DEVIL HILLS, N.C. — John H. Woolard, who is 79 years old, cannot remember how many hurricanes he has confronted at his home, also 79, which sits on stilts overlooking the Atlantic Ocean here. Is it 12? Or 14?
“I have never left,” he said proudly Thursday afternoon, showing off a photograph he took of a storm in 1962. “But I think I’m going to leave this time.”
“This one,” he said, referring to Hurricane Irene, “is dead on us.”
It was a day of weather wake-up calls for residents from North Carolina to Maine as the storm pummeled the Bahamas.
A forecast track that a day earlier predicted the hurricane would pass just off North Carolina’s fragile Outer Banks shifted west Thursday morning, putting a weekend bull’s-eye on Wilmington, N.C.; Virginia Beach, Va.; Atlantic City, N.J.; and New York City, and jolting beachgoers and old-timers alike.
The National Hurricane Center said Thursday night that maximum winds at the center of the hurricane were 115 mph, making it a Category 3 storm. Hurricane warnings were issued for the length of the North Carolina coast, where Irene is expected to make landfall Saturday afternoon, and hurricane watches were posted in Virginia, Maryland, Delaware and New Jersey, where the storm is expected to lash coastal areas before reaching New York in a somewhat weakened state Sunday.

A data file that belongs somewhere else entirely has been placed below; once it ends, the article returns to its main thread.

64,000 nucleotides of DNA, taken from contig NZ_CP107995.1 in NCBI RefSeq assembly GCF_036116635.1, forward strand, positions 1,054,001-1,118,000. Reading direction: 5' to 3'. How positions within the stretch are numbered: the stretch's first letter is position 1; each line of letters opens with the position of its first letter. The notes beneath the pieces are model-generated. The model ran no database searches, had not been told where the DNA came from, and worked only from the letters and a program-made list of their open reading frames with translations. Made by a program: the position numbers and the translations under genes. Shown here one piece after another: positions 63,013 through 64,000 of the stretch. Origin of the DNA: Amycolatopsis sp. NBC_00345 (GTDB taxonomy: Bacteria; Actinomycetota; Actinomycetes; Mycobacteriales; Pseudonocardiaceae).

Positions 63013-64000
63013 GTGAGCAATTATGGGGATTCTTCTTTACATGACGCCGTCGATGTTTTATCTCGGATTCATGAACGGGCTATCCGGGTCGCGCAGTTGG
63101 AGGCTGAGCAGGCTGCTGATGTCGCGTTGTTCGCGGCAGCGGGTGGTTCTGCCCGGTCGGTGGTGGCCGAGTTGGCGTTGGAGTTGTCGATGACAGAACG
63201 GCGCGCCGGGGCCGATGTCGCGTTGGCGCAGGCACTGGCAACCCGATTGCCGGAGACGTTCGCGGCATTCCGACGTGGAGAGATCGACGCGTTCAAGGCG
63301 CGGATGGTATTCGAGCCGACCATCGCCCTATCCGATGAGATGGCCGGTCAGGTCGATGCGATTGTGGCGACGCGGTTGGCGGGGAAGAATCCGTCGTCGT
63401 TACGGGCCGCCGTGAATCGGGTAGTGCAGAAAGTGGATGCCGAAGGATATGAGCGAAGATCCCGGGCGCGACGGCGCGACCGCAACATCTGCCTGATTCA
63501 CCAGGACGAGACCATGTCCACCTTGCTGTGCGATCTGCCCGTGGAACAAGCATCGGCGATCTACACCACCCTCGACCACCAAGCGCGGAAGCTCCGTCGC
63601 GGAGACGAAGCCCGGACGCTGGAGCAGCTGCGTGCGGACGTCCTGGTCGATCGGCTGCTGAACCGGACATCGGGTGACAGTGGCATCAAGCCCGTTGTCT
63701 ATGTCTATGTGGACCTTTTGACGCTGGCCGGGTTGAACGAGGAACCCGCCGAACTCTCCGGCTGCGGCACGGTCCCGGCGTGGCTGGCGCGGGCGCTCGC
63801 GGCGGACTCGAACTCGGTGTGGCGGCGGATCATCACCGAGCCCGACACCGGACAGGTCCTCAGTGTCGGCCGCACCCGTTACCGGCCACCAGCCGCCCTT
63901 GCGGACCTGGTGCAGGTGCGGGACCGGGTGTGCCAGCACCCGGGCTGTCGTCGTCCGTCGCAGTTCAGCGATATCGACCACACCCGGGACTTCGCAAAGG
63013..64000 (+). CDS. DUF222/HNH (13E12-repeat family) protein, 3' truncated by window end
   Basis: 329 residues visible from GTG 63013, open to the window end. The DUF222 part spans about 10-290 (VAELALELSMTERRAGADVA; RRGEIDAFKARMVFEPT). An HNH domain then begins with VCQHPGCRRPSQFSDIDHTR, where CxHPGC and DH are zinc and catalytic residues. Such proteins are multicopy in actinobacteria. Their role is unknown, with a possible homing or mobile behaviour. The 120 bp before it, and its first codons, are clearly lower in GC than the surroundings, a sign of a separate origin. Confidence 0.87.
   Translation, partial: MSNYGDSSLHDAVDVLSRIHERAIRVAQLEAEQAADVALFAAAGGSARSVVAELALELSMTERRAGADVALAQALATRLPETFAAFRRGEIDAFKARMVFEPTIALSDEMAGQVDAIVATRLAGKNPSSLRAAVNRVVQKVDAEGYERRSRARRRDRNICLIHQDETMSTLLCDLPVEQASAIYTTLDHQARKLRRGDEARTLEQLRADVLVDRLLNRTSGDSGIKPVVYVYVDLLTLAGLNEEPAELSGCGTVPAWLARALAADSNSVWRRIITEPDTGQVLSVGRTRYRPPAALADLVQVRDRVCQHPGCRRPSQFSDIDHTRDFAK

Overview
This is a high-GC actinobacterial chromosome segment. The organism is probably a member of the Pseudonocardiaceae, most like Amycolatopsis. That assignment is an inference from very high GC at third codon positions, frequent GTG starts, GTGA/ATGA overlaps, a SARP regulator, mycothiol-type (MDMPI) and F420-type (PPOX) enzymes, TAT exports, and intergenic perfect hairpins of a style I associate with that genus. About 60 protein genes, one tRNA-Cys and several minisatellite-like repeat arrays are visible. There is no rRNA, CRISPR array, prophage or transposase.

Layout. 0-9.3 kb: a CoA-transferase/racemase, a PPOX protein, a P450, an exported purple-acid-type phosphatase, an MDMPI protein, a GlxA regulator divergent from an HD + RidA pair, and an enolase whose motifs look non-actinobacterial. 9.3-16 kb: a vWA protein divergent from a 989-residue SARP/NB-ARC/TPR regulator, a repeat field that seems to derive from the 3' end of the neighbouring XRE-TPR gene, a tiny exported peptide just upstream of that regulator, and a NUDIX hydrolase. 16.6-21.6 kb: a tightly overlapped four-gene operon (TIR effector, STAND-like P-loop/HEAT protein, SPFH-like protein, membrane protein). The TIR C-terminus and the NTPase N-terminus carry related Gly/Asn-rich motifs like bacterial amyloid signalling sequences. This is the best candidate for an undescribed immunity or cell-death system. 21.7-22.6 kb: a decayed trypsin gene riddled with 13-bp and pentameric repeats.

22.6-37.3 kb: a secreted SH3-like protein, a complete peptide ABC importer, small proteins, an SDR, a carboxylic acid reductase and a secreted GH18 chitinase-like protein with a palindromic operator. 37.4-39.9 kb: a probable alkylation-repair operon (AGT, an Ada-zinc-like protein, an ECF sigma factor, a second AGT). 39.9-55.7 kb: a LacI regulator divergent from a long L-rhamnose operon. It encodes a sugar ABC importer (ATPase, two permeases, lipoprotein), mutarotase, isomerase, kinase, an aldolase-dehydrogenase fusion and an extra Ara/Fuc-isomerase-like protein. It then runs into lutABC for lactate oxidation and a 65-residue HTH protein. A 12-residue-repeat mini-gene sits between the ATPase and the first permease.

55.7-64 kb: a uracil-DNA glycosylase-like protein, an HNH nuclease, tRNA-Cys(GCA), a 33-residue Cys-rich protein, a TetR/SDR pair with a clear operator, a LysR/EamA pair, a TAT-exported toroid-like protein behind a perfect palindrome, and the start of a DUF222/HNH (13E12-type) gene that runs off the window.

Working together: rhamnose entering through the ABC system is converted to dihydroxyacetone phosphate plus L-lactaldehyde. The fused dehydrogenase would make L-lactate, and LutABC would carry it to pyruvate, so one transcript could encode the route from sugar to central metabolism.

In Washington, the storm forced organizers to indefinitely postpone the dedication of the new memorial to the Rev. Dr. Martin Luther King Jr., which was scheduled for Sunday.
W. Craig Fugate, administrator of the Federal Emergency Management Agency, said the hurricane was likely to drop as much as 10 inches of rain in some areas.
“This will not just be a coastal storm,” he said. “We can see impacts well inland.”
Amtrak announced that it was canceling train service for Friday, Saturday and Sunday south of Washington because of the storm. Service in the Northeast Corridor is not affected.
Forecasters said Irene presented some unusual problems. For one thing, it is uncommonly large: Hurricane-force winds of at least 74 mph extended 70 miles from its center Thursday, and winds of at least 40 mph reached 255 miles out.
The storm was also moving slowly, about 14 mph, compared with speeds of 30 mph to 40 mph for similar storms, said Dennis Feltgen, a spokesman for the hurricane center. Both the hurricane’s size and slow pace could intensify flooding in the Middle Atlantic states and in the Northeast, where the ground is already saturated in places from heavy rains this summer.
A tropical storm warning was also in effect in South Carolina, and conditions along the coast there are expected to deteriorate as the hurricane passes Friday. It spared Florida for the most part as it lashed the Bahamas, but authorities in Palm Beach County said at least eight people were injured when they were hit by a hurricane-spawned wave on a Boynton Beach Inlet jetty, the Associated Press reported.